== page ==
Is .com About to Become Extinct?

by on June 22nd, 2011

The company responsible for regulating and managing Internet domain names ICANN (Internet Corporation for Assigned Names and Numbers) has just announced during its official event meetings in Singapore that they approve and will allow the creation of new web page suffixes, giving companies the chance to create a more distinct impact on their customers and visitors. Companies will soon be able to move from a generic top level domain (gLTD) such as .com, .org, to more specific and personalized suffix, such as .apple, .hp, so on and so forth.

While this change will not bring any technical impact on the way webpages work, it will surely change the way we find information online, as well as the way companies will make their presence felt.  According to Michele Jordan, ICANN communications manager, this change will be the greatest evolution of the internet since the invention of the .com domain 26 years ago.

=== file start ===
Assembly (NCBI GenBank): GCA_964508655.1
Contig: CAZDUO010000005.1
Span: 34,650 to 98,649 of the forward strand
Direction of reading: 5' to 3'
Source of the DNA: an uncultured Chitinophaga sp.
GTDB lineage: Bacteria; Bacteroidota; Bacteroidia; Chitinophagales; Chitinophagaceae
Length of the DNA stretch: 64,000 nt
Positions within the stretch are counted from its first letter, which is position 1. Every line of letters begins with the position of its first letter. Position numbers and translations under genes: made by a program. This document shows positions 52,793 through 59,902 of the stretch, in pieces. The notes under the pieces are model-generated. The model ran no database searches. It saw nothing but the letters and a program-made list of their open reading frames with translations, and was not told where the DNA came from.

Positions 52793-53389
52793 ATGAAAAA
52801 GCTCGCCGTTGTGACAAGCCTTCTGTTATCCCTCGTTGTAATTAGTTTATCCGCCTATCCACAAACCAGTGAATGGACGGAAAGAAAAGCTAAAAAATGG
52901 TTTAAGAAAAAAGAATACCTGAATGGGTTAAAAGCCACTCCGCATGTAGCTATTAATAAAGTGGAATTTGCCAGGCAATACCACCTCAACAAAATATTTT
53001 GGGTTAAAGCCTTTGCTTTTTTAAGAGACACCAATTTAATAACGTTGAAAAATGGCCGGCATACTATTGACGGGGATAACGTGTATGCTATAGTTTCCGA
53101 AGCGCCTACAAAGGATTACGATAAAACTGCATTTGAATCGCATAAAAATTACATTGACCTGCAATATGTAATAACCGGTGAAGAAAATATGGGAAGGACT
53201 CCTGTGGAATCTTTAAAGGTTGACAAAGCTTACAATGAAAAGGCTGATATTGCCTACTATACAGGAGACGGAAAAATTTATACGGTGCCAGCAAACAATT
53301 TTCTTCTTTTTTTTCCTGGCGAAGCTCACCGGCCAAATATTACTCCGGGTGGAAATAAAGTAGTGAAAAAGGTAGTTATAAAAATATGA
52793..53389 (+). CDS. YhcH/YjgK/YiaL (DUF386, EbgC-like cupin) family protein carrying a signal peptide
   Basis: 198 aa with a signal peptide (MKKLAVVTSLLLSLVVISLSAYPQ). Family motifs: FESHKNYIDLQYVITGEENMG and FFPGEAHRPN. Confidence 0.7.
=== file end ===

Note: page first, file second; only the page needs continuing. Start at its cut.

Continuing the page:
Depending on how the domain name alterations will affect search engines, the bigger companies might have a lot to gain from this change, using stronger brand products to direct even more traffic to their websites. To gain the suffix chosen, however, the company must pay roughly 185.000 dollars in taxes, as well as fulfill the requirements set by ICANN.

The tax, says ICANN, has two purposes: first, it will cover the costs of this new gLTD program, ensuring that it is fully financed and stable; secondly, it will help as a deterrent to all companies bent on soliciting domain names, then reselling for a profit, an unfortunate but common problem to this day. Another way the organization will prevent this unpleasant tactic is by only accepting applications from corporations, organizations and judicial and functional institutions. Any attempts made by a physical person to buy such a domain will be ignored.

In conclusion, the creation of new gLTd’s will bring more recognizable brands, a possible revolution in the way search engines work, and an end to domain name haggling.


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